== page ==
The Leading Independent
Resource for Top-tier MBA
Home » Blog » LiveWire » Parsing Round 1 MBA LiveWire Data Reveals Some Interesting Results

Parsing Round 1 MBA LiveWire Data Reveals Some Interesting Results

Image for Parsing Round 1 MBA LiveWire Data Reveals Some Interesting Results

The last couple of weeks have been very busy indeed as the majority of schools we cover on Clear Admit released final decisions to their Round 1 applicants. MBA LiveWire saw record activity as the community chimed in to share their individual results with each other.

We thought it would be interesting to do some data analysis on these results and are excited to share our findings. We should stress, though, that the data is very likely subject to response bias, by which we mean that candidates with positive results may be more inclined to share them, resulting in underreported rejections. (We don’t actually think Harvard Business School accepted more than 80 percent of the candidates it interviewed in Round 1, for example.) We should also point out that our sample size is still relatively small as compared to the total applicant pool at each of the schools.

With these limitations in mind, we did draw a few interesting conclusions when we crunched the numbers, ones we think are worth noting if you are a current applicant or still in the process of considering which schools to apply to.

Little Difference in Stats for Accepted Versus Rejected Candidates at Top Schools
One of the things that jumped out to us the most was that at the very top schools, there is very little difference between the average GMAT scores and GPAs of candidates who were accepted versus those who were rejected. In most cases, the difference in GMAT score was a matter of a point or two, and in some instances, the average stats were even marginally higher for rejected candidates than for accepted candidates. At Stanford Graduate School of Business, for example, the average GPA for admitted candidates was 3.69 and the average GMAT score was 738, as compared to averages of 3.64 and 740 for rejected candidates and 3.53 and 750 for waitlisted candidates. At the University of Chicago Booth, meanwhile, accepted candidates boasted an average GPA of 3.67 and average GMAT score of 741, again, not terribly far off from the 3.63 and 3.61 average GPAs and 739 and 735 average GMAT scores for rejected and waitlisted candidates, respectively.

MBA LiveWire data
To us, this makes sense. At the very top schools, while GMAT scores and GPAs are important qualifiers, they alone are not enough to make a candidate stand out. Because these schools get many applications from highly qualified candidates, their final selection is based on a much more nuanced mix of considerations that extends beyond stats to include attributes like leadership potential, impact at work, community impact, and goal focus. Bear in mind, too, that for the majority of schools covered here, the candidates whose data we analyzed for this post had already been invited to interview, which means that candidates whose low stats likely took them out of the running earlier in the process have not been included. (See note below for exceptions.)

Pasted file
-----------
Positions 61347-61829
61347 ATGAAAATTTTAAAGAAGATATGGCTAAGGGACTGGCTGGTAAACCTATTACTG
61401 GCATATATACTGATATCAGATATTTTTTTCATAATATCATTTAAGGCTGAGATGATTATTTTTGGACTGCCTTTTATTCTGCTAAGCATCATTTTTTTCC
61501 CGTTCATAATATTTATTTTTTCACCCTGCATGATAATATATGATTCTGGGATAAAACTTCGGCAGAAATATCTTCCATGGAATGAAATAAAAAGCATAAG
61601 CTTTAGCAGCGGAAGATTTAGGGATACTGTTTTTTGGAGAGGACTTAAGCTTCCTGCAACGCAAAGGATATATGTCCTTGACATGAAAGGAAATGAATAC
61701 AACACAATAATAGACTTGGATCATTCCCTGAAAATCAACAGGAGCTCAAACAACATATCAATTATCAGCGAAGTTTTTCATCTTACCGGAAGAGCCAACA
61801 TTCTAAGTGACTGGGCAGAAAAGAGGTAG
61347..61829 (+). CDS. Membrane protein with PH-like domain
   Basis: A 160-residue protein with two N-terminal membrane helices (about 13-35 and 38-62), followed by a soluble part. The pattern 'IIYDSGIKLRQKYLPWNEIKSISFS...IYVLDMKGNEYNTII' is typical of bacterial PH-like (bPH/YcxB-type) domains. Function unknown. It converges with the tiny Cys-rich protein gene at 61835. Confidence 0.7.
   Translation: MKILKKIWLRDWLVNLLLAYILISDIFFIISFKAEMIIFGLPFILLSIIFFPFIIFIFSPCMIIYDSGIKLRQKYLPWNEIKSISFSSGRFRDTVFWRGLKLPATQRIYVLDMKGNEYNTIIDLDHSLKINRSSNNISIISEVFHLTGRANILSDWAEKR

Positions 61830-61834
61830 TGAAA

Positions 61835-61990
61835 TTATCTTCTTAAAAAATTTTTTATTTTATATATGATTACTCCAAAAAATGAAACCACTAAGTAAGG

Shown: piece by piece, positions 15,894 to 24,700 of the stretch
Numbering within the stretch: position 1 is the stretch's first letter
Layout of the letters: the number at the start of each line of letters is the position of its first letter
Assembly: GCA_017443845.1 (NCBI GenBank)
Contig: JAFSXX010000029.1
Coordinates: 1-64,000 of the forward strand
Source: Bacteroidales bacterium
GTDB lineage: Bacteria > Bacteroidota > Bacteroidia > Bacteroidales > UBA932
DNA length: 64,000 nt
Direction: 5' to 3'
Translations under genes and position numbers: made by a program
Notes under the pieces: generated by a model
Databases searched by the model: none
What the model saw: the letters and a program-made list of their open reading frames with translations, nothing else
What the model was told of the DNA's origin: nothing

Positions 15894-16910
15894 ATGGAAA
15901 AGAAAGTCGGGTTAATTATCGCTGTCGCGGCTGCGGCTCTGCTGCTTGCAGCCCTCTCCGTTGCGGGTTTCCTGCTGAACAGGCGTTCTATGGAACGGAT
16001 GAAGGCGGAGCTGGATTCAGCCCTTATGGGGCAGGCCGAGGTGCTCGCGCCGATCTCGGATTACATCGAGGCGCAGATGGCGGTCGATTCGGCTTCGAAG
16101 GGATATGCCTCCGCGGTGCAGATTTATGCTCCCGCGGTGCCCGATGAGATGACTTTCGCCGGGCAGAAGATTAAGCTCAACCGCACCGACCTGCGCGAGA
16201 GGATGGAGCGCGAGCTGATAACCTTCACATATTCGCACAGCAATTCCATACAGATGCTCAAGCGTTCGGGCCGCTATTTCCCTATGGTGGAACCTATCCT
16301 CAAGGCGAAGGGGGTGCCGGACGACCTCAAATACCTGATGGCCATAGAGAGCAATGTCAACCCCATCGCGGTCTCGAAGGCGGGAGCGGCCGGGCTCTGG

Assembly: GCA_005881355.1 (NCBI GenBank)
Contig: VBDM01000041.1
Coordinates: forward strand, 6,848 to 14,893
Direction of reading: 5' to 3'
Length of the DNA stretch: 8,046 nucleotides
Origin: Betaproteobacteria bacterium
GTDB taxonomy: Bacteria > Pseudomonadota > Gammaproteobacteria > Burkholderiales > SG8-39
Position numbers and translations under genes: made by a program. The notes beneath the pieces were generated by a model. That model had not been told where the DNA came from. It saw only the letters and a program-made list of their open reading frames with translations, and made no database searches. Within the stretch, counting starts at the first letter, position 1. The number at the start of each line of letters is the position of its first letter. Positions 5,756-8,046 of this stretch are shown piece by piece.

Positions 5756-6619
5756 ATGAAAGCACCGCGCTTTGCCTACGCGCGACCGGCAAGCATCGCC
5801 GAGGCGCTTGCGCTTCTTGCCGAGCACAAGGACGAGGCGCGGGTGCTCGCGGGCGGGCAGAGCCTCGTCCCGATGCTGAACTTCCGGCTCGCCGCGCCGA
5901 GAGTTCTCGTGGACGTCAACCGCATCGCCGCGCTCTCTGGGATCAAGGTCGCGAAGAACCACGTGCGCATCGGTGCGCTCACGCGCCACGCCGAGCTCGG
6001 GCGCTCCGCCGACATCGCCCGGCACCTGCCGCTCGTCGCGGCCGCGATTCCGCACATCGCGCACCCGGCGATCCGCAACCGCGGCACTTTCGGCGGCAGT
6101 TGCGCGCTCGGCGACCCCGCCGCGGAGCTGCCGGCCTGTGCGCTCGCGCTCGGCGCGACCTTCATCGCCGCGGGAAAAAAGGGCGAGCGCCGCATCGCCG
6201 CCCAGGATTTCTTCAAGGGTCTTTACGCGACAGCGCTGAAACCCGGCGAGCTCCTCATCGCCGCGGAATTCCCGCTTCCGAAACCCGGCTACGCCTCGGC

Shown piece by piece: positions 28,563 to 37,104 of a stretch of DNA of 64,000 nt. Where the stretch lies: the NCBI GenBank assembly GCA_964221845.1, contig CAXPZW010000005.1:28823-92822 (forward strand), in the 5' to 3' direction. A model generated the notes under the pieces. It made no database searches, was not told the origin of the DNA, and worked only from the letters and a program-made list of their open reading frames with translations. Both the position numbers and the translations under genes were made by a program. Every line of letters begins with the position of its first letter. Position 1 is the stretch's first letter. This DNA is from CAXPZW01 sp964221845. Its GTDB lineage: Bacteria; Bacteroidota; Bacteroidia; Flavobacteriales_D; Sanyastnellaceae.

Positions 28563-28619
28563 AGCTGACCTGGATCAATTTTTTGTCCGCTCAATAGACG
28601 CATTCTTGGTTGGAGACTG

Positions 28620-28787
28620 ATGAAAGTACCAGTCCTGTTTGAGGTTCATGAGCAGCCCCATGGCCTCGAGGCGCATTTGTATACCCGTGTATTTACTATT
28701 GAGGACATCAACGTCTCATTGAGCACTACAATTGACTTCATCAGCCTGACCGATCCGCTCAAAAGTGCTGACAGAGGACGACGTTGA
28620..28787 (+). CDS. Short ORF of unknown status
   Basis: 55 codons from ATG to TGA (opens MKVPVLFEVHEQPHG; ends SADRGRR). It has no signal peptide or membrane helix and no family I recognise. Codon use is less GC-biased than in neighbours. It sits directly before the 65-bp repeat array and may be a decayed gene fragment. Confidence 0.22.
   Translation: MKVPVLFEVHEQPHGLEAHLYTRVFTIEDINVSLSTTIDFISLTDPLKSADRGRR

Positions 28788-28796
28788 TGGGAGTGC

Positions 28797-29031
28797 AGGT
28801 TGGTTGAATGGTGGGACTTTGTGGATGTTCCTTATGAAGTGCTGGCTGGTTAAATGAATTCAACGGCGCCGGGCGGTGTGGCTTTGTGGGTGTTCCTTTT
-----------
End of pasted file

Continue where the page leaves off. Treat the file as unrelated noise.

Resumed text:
Schools outside the so-called M7—which are not always as fortunate to have the many, many applicants with great numbers that a Harvard, Stanford or Wharton can count on—therefore need to pay closer attention to stats and, as a result, these schools sometimes reflect a larger spread between the average GPA and GMAT scores of accepted versus rejected candidates.

How Schools Use Their Waitlists

Another interesting point that drew our attention was the percentage of students placed on the waitlist at a given school relative to the percentage admitted. Schools place students on a waitlist for one of two main reasons. The first, and most important, is because they don’t know their yield from this admissions group or the size and quality of Round 2 candidates. Placing some students on the waitlist allows all schools to match waitlisted candidates against those who apply in later rounds.

But when a given school has a higher percentage of candidates on its waitlist as compared to accepted students, it might sometimes suggest that the school could also be using the waitlist to weed out candidates they feel might opt to attend another school over theirs if they get in. How these candidates react to the waitlist decision will sometimes then help the schools determine whether to admit them in a later round.

MBA Livewire data
Note: Duke University’s Fuqua School of Business, Northwestern’s Kellogg School of Management and Dartmouth’s Tuck School of Business allow all candidates to interview, which means that their data is representative of the entire application pool, not a subset that had already passed a qualifying round of sorts in order to be invited to interview. Taking this into consideration, the broader range between the average stats for accepted and rejected candidates at Kellogg (3.62 and 738 versus 3.54 and 728) makes sense. We have also excluded Columbia Business School from this analysis. Because that school has a rolling admissions process, there were not adequate data points in the specific weeks we looked at to provide meaningful results.